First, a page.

Kim Janey credits the first school she ever attended with putting her on a path that would eventually lead to her becoming Boston’s mayor in 2021—the first Black woman to hold that office.
For kindergarten, Janey attended a community school established by Black community leaders, activists, and parents, including her own. Similar schools were commonplace throughout the city, Janey said, especially during the 1970s when parents were looking for alternatives to the underfunded and crumbling Boston Public Schools children of color were regularly assigned to.
“This community school was laser focused on educating Black children,” Janey said. The school “didn’t just pour into me the importance of reading, writing, and arithmetic. They made sure I understood who I was as a little Black girl. That [was] a different foundation for me as I went into Boston Public Schools.”
For Janey, this introduction to school and early education was instrumental in the work she pursued in her adult life. That’s why, according to Janey, she can’t help but notice that for Boston’s students and parents of color, not much has fundamentally changed in the last 50 years.
“So many parents of color choose charter schools because they think that’s where those opportunities are, or they’re choosing something different if they can afford it, like Catholic schools and private schools.”
The decision to look for alternatives to Boston Public Schools is one that Janey understands firsthand. In 1974, U.S. District Judge W. Arthur Garrity, Jr. ruled in Morgan v. Hennigan to desegregate Boston schools through a court-ordered busing plan that would shuttle students away from their neighborhoods to desegregate schools all over Boston, bringing Black students to previously all-white schools and white students to previously all-Black schools. After attending her local public school through fifth grade, Janey became part of the second wave of the busing program when she started middle school.
Janey’s parents, like many at that time, did not embrace the idea: When it was time for her to be bused to middle school, her parents refused and kept her from school for two weeks before eventually sending her.
“I was 11 years old, and my parents did not want to send me to Charlestown, so they kept me out of school,” Janey said. “It’s important to highlight that these white schools were not all good schools; white working-class families were not experiencing some sort of educational panacea.”
The school, Janey remembers, was nothing like the Black-led community school from her early childhood, which had opened in reaction to the Boston School Committee’s refusal to comply with the Racial Imbalance Act of 1965, which aimed to end racial segregation in public schools in the state. The state required the Boston School Committee to submit plans to integrate 45 segregated schools or risk losing funding for the schools. Four years later, a racial census of Boston schools showed that the racial imbalance had increased. And prior to the Garrity decision, majority-Black Boston schools suffered from a notable lack of resources.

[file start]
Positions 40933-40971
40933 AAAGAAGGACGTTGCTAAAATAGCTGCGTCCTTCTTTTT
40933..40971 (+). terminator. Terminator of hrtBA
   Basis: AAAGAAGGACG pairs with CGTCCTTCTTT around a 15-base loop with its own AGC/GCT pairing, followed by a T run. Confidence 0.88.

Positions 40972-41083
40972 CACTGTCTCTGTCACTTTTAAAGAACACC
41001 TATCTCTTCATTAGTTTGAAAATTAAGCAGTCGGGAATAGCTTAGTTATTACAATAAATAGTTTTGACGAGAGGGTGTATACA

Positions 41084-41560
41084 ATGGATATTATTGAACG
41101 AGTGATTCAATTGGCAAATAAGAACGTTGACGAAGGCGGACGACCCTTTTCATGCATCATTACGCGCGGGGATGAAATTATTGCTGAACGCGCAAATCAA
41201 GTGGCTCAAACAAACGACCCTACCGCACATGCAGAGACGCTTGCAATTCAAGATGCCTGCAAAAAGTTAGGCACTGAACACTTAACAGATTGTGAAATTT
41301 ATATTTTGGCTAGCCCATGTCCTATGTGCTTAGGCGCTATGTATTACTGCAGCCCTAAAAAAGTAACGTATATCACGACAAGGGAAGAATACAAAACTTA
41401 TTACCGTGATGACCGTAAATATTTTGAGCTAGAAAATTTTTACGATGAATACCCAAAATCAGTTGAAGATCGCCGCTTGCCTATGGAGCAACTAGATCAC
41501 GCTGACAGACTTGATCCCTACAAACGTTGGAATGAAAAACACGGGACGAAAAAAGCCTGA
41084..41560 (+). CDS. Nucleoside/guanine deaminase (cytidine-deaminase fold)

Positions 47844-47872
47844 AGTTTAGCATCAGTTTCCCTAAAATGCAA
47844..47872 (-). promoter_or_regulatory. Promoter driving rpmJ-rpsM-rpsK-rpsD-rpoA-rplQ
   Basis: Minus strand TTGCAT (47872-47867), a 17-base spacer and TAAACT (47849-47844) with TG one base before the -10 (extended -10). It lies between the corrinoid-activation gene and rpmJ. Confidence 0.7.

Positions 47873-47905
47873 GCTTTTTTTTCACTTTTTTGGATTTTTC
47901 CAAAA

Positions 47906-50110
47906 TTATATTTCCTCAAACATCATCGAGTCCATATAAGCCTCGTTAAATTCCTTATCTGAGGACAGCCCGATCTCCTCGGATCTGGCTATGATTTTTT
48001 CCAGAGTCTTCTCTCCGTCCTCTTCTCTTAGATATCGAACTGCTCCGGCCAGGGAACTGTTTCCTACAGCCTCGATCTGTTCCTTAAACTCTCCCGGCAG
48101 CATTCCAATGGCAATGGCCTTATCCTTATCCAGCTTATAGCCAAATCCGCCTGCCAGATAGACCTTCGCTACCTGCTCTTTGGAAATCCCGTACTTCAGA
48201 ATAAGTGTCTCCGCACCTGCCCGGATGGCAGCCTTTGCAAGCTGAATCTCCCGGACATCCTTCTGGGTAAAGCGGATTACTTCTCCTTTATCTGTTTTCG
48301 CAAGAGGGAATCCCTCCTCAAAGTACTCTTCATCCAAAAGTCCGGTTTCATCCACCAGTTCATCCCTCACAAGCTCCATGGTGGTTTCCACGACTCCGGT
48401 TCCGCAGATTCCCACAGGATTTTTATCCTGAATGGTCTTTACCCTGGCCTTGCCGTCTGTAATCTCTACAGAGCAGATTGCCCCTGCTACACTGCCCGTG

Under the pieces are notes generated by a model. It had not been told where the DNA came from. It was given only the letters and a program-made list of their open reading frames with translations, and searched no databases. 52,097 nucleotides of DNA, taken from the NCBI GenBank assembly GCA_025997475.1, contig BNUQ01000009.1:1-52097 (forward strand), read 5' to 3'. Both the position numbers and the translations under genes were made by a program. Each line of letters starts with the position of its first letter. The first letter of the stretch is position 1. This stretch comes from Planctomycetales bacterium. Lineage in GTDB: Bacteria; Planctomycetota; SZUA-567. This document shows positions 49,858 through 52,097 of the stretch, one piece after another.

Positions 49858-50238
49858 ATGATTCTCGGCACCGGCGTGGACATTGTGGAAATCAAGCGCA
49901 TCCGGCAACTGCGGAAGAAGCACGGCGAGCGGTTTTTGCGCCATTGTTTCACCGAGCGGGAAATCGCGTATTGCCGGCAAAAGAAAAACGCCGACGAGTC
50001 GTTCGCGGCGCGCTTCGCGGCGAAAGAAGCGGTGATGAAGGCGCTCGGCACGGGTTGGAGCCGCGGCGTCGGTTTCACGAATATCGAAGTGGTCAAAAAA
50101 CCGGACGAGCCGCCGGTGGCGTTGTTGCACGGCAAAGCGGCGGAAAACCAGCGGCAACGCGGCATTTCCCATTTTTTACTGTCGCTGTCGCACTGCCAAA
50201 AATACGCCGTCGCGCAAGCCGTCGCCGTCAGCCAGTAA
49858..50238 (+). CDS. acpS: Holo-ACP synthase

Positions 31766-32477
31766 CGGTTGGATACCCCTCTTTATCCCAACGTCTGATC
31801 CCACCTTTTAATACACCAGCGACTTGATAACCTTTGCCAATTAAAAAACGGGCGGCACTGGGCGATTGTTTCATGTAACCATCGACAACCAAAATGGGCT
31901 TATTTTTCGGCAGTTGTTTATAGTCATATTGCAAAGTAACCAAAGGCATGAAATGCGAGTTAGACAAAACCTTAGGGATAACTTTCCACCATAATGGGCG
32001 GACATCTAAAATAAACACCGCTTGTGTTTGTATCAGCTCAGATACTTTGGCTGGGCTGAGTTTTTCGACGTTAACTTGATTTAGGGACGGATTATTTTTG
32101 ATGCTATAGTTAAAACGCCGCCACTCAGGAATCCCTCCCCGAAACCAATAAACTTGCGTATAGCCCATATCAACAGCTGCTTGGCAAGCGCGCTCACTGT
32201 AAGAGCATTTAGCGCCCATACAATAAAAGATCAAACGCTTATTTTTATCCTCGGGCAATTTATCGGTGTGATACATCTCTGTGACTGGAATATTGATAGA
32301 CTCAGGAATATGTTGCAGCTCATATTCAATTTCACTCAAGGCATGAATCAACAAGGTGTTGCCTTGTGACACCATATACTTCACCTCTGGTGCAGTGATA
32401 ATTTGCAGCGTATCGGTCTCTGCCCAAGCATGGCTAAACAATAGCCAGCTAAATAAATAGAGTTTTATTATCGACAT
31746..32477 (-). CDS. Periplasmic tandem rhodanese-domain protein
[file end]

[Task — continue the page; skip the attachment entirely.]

The “deep North”
In 1971, when Peggy Kemp moved from the U.S. South to Massachusetts to attend Harvard Law School and began teaching in Boston public schools to earn extra money, she was shocked to find herself at a segregated middle school.
“There were no white students at this school. The bathrooms had no doors on the stalls; there was no toilet tissue or paper towels for students to dry their hands,” Kemp said. “I didn’t have textbooks and was expected to use these mimeograph papers for worksheets.”
While northern states like Massachusetts didn’t legally mandate racial segregation, experts point to redlining and blockbusting tactics used in Black neighborhoods like Roxbury and Dorchester to account for school segregation in Boston during the 1970s. Like today, Black residents faced an increasing racial wealth gap and differences in employment opportunities compared to white residents.
As a result, the situation at Kemp’s Boston teaching job felt unexpectedly familiar: The first school she ever attended was a two-room schoolhouse in segregated Kentucky. The all-Black school, Kemp recalls, did not have running water, a heating system, or indoor plumbing.
“It was very sparse,” Kemp said, “but there was still an expectation of excellence.”
Kemp remembers the high standards her teachers held for her and her classmates. She also remembers her unrelenting efforts to meet them. But by the time she was in the fifth grade, Kemp’s school integrated with a neighboring all-white school as part of the nation’s desegregation efforts after the landmark ruling in the Supreme Court case Brown v. Board of Education. And while her new school looked brand new and well resourced compared to her first, Kemp said she didn’t feel intimidated by the school or her white classmates.